The Law Office of Lisa A. Vance, P.C.

The Path to Your Piece of Mind
Divorce and Family Law Matters

We are now accepting clients statewide in Texas.


As the situation with COVID-19 continues to develop and evolve, the safety, health and well-being of our clients and our team is extremely important to us. We are watching for the guidance of the Centers for Disease Control and international medical experts to learn how we can best manage our facility and our clients.

We would like to reassure you that The Law Office of Lisa A. Vance, P.C. will continue to be available to provide services to all of our clients.

Our lawyers and paralegals are working in the office and electronically, although most of us are working from home. Below is a list of FAQs regarding our response and commitment to you during COVID-19.

Can I even have a consultation with my lawyer remotely?

Yes, The Office of Lisa A. Vance, P.C. has a comprehensive remote working capability and all of our lawyers and paralegals are equipped to work securely from home.

Will my lawyer be available to answer questions and work on my case?

Yes, your legal matters will continue to receive our attention. You can email, call, or videoconference with your lawyer during this time.

We also have multiple videoconferencing options; please contact your attorney for the platform that works best for you

How are court hearings and appointments affected?

Court in Bexar County are now conducted by Zoom Please see our blog article Court via Zoom: It’s Actually, Really Court (and Here’s How It Works)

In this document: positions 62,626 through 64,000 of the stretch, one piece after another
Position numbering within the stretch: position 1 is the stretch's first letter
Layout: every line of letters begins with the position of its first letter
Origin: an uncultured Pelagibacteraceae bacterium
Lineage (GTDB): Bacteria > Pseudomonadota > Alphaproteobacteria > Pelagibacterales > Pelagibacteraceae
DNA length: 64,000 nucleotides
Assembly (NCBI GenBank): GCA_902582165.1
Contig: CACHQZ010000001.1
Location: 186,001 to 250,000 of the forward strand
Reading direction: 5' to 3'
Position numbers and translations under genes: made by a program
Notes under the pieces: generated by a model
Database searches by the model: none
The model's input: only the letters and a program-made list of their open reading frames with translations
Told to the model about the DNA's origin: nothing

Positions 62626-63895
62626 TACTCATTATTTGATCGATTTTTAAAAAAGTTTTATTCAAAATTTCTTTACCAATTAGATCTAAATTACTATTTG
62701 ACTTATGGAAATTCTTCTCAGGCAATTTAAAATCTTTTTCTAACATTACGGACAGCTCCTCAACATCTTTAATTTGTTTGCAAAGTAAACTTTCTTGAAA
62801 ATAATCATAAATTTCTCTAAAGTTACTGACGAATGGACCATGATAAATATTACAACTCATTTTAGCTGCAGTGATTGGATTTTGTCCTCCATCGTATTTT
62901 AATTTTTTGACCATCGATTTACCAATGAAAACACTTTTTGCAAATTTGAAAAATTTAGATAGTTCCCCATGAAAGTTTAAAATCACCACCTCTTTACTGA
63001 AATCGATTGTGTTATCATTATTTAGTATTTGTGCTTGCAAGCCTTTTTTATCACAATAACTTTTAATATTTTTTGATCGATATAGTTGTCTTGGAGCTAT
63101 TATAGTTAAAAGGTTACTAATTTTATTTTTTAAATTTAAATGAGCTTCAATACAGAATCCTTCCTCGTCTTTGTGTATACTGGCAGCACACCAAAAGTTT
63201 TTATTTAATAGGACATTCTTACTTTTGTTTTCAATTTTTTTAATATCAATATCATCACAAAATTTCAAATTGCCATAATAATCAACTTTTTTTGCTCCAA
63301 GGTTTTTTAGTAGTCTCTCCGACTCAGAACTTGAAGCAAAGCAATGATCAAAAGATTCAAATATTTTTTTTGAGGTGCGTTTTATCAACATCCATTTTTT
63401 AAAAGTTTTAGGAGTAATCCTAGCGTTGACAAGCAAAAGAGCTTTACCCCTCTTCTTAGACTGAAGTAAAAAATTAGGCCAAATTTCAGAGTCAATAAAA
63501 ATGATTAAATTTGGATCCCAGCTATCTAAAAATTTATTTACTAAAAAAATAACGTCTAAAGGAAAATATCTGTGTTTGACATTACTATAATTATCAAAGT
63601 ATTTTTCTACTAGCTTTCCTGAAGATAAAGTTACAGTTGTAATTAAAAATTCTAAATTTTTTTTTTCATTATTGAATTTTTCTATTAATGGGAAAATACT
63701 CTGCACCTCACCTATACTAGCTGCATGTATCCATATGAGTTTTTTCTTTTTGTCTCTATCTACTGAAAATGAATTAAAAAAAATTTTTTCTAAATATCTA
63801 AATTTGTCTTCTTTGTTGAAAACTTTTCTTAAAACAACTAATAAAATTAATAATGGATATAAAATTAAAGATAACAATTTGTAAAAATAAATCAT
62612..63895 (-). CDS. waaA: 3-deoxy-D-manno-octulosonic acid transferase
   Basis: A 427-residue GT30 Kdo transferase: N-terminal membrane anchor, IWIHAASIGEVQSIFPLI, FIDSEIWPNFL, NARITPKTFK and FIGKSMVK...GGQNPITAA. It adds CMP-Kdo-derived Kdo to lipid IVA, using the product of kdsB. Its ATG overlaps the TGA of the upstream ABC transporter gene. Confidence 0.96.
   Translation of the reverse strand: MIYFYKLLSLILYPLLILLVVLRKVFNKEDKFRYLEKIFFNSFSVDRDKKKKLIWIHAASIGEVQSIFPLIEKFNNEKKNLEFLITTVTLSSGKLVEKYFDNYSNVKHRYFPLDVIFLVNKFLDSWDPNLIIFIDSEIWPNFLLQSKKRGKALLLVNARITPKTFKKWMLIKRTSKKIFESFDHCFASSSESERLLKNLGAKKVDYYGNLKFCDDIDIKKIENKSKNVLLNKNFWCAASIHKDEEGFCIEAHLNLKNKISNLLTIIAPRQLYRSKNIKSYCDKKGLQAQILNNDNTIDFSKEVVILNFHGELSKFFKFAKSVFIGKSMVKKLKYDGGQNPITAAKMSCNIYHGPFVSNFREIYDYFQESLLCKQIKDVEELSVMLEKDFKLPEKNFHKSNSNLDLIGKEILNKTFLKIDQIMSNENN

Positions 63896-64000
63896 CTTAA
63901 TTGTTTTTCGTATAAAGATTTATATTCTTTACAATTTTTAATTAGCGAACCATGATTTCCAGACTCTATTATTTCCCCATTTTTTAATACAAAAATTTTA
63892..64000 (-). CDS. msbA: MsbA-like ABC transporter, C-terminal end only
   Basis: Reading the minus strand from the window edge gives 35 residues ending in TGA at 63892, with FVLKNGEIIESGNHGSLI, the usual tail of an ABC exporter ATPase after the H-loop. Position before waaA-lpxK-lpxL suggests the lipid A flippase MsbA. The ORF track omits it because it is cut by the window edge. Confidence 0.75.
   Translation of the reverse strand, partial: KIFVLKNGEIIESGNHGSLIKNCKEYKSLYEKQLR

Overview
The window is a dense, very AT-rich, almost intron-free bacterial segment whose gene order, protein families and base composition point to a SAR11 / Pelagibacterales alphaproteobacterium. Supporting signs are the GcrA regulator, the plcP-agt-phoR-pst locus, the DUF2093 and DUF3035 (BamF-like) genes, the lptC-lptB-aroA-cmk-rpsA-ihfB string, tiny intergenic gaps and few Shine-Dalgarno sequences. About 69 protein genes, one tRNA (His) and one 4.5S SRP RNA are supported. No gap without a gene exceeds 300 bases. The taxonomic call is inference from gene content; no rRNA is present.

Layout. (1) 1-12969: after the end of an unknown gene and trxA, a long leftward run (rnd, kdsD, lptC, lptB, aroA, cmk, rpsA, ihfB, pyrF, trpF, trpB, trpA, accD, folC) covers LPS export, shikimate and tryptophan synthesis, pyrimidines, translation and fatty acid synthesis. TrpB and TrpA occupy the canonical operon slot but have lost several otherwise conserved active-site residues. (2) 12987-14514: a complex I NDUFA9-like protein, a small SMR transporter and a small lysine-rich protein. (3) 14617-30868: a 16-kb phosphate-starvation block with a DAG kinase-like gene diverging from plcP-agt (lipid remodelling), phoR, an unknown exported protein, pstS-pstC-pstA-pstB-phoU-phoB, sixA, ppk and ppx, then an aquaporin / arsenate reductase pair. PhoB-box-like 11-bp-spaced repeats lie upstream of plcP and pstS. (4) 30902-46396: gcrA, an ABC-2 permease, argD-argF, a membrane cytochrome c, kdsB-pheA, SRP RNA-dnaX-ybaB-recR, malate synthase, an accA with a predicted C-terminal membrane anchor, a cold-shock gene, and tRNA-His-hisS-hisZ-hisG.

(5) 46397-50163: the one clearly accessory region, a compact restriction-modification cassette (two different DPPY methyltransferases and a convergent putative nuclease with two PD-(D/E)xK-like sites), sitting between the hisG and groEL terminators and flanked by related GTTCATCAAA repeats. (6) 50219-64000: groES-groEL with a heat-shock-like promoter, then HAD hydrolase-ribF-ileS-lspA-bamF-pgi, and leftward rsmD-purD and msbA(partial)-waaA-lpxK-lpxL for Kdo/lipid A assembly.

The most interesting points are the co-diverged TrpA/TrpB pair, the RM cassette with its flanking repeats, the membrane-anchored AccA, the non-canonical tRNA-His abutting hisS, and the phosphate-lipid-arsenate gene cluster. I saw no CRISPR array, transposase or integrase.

Can I consult with a lawyer about a new family law or divorce matter?

Yes, we have office staff working in house and remotely to ensure continuity in our business. For information about a family law or divorce matter, please call our office or complete the Request a Consultation Form.

Your family law matters remain our top concern and we are not going to permit this pandemic to take priority over your needs. We will remain confident, alert and prepared.

We wish you and your family well as we work through this difficult situation together.

With warm regards,
Lisa A Vance



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How will divorce affect my military retirement pension?

| Jun 26, 2015 | Military Divorce |

Being in the military comes with many benefits, such as pensions, and these issues will affect divorce proceedings. They are part of the reason that military divorce is so much more complex and different from civilian divorce. Like every other part of a marriage, these benefits must be divided in a way that the court determines to be fair and equal to both parties.

While it would be wonderful to explain exactly how military pension and retirement is handled in a divorce case, it is never that simple. Every case is different, and the courts address the issues on a case-by-case basis to ensure that one party is not favored over another in a divorce. However, there are guidelines which can give at least some indication of how military retirement will be handled in a divorce.

Generally speaking, military retirement will be divided by the courts based on a number of factors such as how long a couple was married and how much of that marriage took place during the military member’s service. However, if the marriage lasted for at least 10 years during at least 10 years of military service, then military retirement will be paid directly to the former spouse by the DFAS. This means that if you served in the military for 17 years, and after your first three years of service you were married, and you then divorced after 10 years, your retirement will be affected.

Of course courts can also authorize this direct payment even if the marriage did not last for 10 years, which comes back to each case being unique. Additionally, these guidelines do not cover state-specific laws or precedents, so there could be even more differences in a military divorce that happens in Texas compared to a military divorce that happens in California. The best way to be sure about how your military divorce will play out is to meet with an attorney who has familiarity with military divorces in your state.

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